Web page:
Adventures in Green Living-Gardening in the High Mountain Desert

In these parts, gardening can be a pain in the *$#   challenge. We live in an arid mountain desert in which our “soil” is more of a hellish sand/clay mixture. It’s lovely for growing! In spite of all of these factors, I decided that 2011 was going to be The Year of the Garden. Since deciding to eat animal-free, I subsist mainly on plants. (such a coincidence!) Even with weekly CSA deliveries, I wanted to ensure that I was getting quality, nutrient dense produce (in large quantities) all summer long. I was also interested in the cost savings of gardening. As I’ve shared, I love to cook; which means I buy a lot of ingredients. Mostly organic ingredients, to boot. This gets expensive. No shock there. I really wanted to see how much I could save between a garden and a CSA share. I spent about $50 on supplies for the garden and my CSA share breaks down to $12.50 per week. Depending on how well my garden fares, I think I will spend next to nothing on produce for many months to come. I also plan to can and freeze anything/everything I can. My mother is an AVID gardener, to say the least, so I immediately went to her for guidance. (My mother and sisters operate a CSA farm in my hometown. She is legit.) Although she has been growing in a drastically different climate, she was able to offer me some very sound advice on how to get started. My local nursery has also been an invaluable source for advice on what I can grow here. They have been more than helpful throughout this process! If you are just dipping your toe in the gardening waters, go to your local nursery. They know stuff! They can help! They are awesome at growing things! With the weather that mother nature through our way this “spring”, I needed all the help I could get. Case in point; here is my garden as of 10 days ago:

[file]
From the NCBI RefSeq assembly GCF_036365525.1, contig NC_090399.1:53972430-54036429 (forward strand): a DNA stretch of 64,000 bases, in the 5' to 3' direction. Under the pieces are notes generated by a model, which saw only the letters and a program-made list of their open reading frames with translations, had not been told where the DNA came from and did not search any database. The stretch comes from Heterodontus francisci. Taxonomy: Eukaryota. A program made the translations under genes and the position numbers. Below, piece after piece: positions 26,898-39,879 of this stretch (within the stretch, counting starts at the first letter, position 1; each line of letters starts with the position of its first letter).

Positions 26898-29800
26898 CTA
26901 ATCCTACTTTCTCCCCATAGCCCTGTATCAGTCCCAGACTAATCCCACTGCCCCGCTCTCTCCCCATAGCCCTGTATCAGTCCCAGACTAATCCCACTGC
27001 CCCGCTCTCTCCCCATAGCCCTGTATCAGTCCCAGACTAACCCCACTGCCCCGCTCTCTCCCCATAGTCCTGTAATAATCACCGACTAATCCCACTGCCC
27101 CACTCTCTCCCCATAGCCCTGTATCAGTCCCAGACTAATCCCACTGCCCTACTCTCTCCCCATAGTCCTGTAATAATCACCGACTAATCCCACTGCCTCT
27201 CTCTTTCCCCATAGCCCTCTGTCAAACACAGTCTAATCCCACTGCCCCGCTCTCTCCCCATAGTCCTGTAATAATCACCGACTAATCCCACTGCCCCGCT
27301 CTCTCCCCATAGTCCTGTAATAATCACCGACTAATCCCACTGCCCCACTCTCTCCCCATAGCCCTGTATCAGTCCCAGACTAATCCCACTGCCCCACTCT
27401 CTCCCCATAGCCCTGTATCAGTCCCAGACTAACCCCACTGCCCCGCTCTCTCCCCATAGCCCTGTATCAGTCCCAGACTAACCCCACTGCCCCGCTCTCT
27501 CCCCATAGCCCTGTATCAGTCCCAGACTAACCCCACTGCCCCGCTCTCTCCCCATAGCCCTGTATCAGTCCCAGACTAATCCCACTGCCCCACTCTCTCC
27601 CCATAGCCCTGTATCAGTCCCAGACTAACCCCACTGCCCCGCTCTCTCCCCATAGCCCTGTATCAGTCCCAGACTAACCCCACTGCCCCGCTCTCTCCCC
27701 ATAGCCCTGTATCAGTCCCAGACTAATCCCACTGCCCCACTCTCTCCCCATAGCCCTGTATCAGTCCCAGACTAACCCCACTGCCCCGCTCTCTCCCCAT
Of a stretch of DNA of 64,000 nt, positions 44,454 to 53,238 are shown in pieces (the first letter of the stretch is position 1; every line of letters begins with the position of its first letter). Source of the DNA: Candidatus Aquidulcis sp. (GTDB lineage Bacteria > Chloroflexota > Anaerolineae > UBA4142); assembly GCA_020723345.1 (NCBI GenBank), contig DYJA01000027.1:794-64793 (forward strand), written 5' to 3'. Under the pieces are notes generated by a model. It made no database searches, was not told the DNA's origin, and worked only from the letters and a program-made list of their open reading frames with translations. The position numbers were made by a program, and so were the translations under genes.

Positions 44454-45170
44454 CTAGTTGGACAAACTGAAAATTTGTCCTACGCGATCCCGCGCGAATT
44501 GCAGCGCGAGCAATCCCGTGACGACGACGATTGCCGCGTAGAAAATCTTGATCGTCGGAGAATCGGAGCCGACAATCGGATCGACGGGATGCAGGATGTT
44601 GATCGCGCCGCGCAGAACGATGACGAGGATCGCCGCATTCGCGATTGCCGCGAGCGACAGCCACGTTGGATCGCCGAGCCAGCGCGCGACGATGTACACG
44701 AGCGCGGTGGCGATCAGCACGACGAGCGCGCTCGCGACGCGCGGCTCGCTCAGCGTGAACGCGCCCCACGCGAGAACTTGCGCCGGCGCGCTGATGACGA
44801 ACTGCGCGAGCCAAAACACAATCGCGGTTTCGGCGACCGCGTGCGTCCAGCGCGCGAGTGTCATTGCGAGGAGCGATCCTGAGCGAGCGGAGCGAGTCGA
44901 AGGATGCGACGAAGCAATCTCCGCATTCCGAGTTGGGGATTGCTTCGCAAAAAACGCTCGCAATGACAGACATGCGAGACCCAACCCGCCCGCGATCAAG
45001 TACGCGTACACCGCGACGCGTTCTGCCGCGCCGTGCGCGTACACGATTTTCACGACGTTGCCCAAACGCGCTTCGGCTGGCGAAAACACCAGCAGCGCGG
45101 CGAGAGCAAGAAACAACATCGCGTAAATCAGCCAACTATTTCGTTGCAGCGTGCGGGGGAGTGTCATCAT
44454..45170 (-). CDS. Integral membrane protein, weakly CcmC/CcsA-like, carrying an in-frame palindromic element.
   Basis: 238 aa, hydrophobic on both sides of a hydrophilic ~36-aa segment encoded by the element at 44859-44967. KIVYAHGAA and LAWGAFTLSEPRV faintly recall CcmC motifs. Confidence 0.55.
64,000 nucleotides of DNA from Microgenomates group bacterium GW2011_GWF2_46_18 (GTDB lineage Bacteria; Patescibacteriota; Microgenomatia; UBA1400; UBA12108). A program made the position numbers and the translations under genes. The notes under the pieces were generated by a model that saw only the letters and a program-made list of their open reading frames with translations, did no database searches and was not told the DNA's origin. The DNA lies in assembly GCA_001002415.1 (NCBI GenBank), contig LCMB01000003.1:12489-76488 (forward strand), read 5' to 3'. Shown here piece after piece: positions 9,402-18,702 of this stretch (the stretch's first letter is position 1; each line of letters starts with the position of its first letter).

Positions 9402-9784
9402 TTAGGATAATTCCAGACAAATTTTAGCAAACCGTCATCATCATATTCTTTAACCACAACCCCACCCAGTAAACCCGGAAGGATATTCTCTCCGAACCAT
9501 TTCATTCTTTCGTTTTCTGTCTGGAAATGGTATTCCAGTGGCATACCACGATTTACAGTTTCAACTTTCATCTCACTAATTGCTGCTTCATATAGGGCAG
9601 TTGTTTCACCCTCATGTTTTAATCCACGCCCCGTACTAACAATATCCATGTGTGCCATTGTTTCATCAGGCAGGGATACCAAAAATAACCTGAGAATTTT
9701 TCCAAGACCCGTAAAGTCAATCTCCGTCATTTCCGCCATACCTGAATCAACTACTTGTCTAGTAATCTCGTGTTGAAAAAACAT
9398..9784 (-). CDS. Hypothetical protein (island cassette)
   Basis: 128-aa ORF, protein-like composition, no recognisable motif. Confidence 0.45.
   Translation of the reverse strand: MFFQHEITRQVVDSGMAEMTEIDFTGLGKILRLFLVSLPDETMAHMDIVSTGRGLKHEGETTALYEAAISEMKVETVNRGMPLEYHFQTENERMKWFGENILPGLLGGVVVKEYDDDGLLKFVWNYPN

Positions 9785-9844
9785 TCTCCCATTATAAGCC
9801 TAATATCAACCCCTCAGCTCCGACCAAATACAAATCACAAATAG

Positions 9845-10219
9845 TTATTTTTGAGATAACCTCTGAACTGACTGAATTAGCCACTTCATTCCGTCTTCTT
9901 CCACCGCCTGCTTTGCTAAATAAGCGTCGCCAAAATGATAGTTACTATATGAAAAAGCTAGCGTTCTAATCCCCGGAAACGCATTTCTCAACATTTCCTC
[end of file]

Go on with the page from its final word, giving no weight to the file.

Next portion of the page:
What is that you say? That doesn’t look like a garden to you? You think I’m making this whole garden thing up? I understand, this looks like nothing more than a pile of dirt covered in snow. (Which, let’s be real, that’s basically all it is.) Before I put anything in the ground, and when it wasn’t snowing, I turned the soil until my fingers bled. Literally. I added local compost and grass clippings and essentially treated the soil like the delicate organism that it is. I also started composting myself! Yay! I’ll obviously have to wait a while for my compost to….well, compost. Once it’s ready, I will add to soil regularly. I also throw my grass clippings on the soil each time we mow. (Another tip from Mom.) I hope this will keep my garden very happy and keep me veggie-rich! Eternal optimist, I am.
I did some research on what would be my safest bets in the veggie department. I went with two different varieties of carrots, both butter and green leaf lettuces, spinach, broccoli, Brussel sprouts, potatoes, beets, bush beans a few hearty herbs. Everything but the potatoes has come up, which pleases me to no end. We shall see how well things go from here. I will keep you posted. PLEASE share tips and success stories in the comments section. Only your success stories, though. Please be kind and spare me any stories of your epic fails in the garden, I’m only allowing positive garden thoughts to travel through my conscious mind.
Oh and ps. The snow is *finally* gone. For now, at least. The kind gentleman at the garden center shared with me that our last snow day in 2010 was June 23rd. So we are not out of the woods just yet. I’ll keep that thermal blanket at the ready. If it does snow, I will find comfort in the wise words of my mother: “Snow is poor man’s fertilizer”.

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About Nicole DiMauro

i am the *intern* for this green earth, a lively talk radio show on KPCW 91.9 FM about environmental issues & green living. download or listen live tuesday mornings at 9 am at www.kpcw.org
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